IMPACT WITH FACTS: HANDING PASSPORTS BACK TO FOREIGN WORKERS
Posted: March 27, 2015
In developing Harmless Harvest projects and partnering with Fair for Life, we have come face-to-face with the hard reality of how many products are made. One worrying practice involves farmers confiscating the passports of foreign workers to prevent them from leaving. Although illegal, this system occurs in Thailand, where our 100% Raw & Organic Coconut Water is sourced, and where foreign workers often come from neighboring countries like Laos, Cambodia, and Myanmar (Burma). However, this issue is not exclusive to Thailand nor agriculture. The problem exists in many countries that rely on foreign workers—including the United States—and spans various industries and established companies.
It’s also a more complicated issue than it may seem at first glance. Farmers frequently invest substantial amounts of money to employ foreign workers. These fees can include passport renewals, visas, and work permits. If workers quit after a short period of time, employers simply lose this significant sum. Turnover can be incredibly high, as workers generally receive a low wage and will move to whichever employer is paying best. With consumers’ demand for low-priced goods, corners must be cut somewhere and undervalued and underpriced goods mean undervalued and underpaid workers.
Through our partnership with Fair for Life, we look for solutions that address the root of the problem, as well as the problem itself. First, we establish rules that manage risks to farmers, while ensuring the decent working conditions of farm workers. Each farm is pre-inspected before entering our certification program for adherence to organic and Fair for Life principles. This gives us the opportunity to meet each farmer and interview their staff. It is our first chance to find out if there are foreign workers and if their documentation is being held, a recurring procedure that happens regularly through announced and unannounced visits to the site. The most important aspect of this process is getting farmers to agree to the Fair for Life principles through a moral contract. Having a farmer sign this contract gives us the opportunity to explain, teach, and train the farmers, as well as address any concerns they might have.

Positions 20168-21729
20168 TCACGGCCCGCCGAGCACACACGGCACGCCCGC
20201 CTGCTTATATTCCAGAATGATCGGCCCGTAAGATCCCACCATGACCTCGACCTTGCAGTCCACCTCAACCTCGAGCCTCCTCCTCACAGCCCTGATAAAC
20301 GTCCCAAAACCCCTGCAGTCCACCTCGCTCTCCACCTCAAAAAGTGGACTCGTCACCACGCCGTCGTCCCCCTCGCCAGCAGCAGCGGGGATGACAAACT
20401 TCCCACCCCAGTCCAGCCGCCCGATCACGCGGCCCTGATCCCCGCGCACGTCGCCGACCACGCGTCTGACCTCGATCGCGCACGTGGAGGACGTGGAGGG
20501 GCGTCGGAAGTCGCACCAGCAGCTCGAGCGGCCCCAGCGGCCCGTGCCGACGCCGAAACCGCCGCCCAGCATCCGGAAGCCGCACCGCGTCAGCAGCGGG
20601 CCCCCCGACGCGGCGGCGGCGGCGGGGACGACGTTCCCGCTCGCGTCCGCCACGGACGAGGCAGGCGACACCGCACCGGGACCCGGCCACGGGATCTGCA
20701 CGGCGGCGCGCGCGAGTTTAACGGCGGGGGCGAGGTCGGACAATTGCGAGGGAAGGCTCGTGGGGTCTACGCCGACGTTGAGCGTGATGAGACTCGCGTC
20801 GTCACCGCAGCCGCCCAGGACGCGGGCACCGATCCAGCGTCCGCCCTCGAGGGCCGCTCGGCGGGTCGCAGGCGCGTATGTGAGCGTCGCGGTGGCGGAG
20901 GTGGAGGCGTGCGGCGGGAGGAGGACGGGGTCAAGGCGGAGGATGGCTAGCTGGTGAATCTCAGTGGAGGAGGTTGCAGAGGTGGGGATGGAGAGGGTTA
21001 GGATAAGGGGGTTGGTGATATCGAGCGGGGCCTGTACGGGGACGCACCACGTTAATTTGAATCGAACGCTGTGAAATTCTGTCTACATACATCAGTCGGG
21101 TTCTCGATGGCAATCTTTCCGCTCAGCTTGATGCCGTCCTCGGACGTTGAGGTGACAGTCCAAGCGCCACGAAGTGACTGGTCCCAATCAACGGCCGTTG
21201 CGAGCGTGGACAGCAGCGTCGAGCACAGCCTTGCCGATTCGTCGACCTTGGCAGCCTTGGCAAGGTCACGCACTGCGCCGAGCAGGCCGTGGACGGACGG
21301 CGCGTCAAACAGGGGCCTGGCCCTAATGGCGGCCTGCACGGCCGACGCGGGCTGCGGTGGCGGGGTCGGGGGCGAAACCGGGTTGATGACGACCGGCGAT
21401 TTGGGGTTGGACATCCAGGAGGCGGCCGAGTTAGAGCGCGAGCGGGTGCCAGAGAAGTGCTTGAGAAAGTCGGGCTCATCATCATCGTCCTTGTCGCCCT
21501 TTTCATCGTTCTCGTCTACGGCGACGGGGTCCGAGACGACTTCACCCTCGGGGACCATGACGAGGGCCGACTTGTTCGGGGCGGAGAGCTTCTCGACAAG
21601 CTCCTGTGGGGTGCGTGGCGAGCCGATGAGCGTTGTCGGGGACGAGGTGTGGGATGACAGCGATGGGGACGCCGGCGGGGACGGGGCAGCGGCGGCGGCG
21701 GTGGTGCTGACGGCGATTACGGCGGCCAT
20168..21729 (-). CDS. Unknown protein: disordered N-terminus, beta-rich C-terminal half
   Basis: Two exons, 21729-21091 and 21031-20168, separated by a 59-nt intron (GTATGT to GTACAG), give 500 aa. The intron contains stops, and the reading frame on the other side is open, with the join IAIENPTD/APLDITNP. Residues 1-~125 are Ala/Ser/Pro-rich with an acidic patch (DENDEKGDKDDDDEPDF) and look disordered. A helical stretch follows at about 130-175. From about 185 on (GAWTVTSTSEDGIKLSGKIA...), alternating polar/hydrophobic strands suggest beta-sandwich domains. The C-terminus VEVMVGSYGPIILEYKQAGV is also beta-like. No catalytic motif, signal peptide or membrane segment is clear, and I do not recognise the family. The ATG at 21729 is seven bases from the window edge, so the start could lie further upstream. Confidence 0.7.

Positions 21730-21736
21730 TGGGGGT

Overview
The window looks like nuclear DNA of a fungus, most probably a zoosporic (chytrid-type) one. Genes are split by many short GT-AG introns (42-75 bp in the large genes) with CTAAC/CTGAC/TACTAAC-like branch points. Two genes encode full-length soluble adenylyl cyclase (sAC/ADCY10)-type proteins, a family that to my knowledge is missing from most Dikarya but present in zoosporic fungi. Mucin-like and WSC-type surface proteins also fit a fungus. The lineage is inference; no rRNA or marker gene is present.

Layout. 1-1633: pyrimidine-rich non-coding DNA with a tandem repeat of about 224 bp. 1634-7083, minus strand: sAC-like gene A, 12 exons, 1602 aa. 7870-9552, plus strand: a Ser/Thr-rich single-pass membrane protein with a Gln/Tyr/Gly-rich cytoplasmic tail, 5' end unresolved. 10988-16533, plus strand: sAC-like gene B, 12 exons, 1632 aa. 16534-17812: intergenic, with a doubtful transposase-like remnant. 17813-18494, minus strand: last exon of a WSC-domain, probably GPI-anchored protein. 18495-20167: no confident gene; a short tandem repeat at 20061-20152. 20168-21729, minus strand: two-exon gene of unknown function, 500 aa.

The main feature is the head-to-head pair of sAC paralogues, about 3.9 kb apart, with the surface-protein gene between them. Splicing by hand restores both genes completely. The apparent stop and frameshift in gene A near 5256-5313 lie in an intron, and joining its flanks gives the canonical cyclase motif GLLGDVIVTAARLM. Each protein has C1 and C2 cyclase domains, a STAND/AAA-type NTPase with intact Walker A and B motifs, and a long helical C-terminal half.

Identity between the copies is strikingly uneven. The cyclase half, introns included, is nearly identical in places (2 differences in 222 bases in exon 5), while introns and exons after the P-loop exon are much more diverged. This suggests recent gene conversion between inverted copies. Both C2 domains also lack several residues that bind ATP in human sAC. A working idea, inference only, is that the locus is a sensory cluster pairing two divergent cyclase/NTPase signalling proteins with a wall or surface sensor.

Among other items, farmers must agree to pay for the visas and work permits of foreign workers, offer social benefits, and never take official documentation from workers. Farmers know that breaking these rules will result in being suspended or excluded from our list of suppliers. In return for compliance, we develop the social benefits necessary through Fair for Life and price goods based on the real cost of production. This means that employers are able to offer a package to workers that provides fair wages, social benefits, and educational solutions for their families. The children of foreign workers can have a difficult time being accepted and excelling in schools where they do not speak the language. Through Fair for Life, we are working to facilitate children’s access to schools, and implement social security and benefits through a health care system. This allows farmers to attract employees and keep them, without forcing them to stay.
We are extremely proud of the incredible efforts of Harmless Harvest team members in implementing these procedures, as well as the response from the suppliers we work with, and the guidance of Fair for Life. Change can be difficult, and procedures are imperfect. We are still learning and know that we will continue to discover new issues and new solutions along the way. We look forward to keeping you updated as we do.